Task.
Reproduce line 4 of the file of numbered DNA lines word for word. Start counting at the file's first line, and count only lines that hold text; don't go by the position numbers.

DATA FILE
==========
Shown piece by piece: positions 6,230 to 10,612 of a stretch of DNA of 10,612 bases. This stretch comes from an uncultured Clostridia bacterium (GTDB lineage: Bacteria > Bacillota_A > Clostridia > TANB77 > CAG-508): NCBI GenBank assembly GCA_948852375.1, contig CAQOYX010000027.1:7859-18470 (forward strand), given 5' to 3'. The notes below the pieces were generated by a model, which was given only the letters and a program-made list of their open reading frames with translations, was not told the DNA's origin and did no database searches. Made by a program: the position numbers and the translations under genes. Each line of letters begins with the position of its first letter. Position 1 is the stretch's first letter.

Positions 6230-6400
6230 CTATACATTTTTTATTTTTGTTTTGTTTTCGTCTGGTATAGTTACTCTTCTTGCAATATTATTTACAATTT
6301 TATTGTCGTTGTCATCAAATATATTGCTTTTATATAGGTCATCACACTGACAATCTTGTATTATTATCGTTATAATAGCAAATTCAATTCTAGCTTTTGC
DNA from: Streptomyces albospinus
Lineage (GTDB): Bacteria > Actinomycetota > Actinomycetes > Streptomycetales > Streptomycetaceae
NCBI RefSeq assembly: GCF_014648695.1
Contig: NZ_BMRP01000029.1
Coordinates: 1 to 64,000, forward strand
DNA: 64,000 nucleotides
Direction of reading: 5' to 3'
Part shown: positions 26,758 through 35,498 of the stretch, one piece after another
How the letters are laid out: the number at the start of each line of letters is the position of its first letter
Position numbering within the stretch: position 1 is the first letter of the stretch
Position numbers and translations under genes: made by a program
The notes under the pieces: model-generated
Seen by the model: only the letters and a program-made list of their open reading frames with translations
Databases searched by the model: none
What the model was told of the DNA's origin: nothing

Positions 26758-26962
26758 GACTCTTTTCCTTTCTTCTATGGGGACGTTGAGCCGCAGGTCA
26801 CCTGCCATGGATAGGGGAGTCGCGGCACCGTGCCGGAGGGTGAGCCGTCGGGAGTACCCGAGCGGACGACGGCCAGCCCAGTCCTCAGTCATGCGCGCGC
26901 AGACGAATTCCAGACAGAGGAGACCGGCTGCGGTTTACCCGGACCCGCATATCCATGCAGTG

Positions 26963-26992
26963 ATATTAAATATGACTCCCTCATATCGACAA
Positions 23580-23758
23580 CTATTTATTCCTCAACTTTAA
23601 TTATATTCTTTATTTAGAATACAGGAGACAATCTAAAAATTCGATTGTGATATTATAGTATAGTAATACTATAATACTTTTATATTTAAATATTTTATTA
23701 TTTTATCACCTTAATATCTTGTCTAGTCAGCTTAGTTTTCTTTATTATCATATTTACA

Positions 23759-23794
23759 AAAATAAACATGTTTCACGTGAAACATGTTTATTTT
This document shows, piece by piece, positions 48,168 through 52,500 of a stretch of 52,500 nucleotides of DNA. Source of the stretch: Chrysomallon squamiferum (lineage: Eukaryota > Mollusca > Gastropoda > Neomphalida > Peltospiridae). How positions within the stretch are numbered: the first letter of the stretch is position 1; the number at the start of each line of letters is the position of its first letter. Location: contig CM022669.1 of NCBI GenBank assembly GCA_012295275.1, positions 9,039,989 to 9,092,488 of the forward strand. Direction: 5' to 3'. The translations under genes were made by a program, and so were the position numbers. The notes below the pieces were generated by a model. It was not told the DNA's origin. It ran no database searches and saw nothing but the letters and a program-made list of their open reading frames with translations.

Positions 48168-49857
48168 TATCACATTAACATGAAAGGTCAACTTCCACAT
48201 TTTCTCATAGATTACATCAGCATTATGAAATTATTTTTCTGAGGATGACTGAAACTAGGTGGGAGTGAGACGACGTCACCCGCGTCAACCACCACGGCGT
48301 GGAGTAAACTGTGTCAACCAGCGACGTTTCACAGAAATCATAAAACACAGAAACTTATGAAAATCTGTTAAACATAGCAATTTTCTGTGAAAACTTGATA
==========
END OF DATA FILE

6301 TATTGTCGTTGTCATCAAATATATTGCTTTTATATAGGTCATCACACTGACAATCTTGTATTATTATCGTTATAATAGCAAATTCAATTCTAGCTTTTGC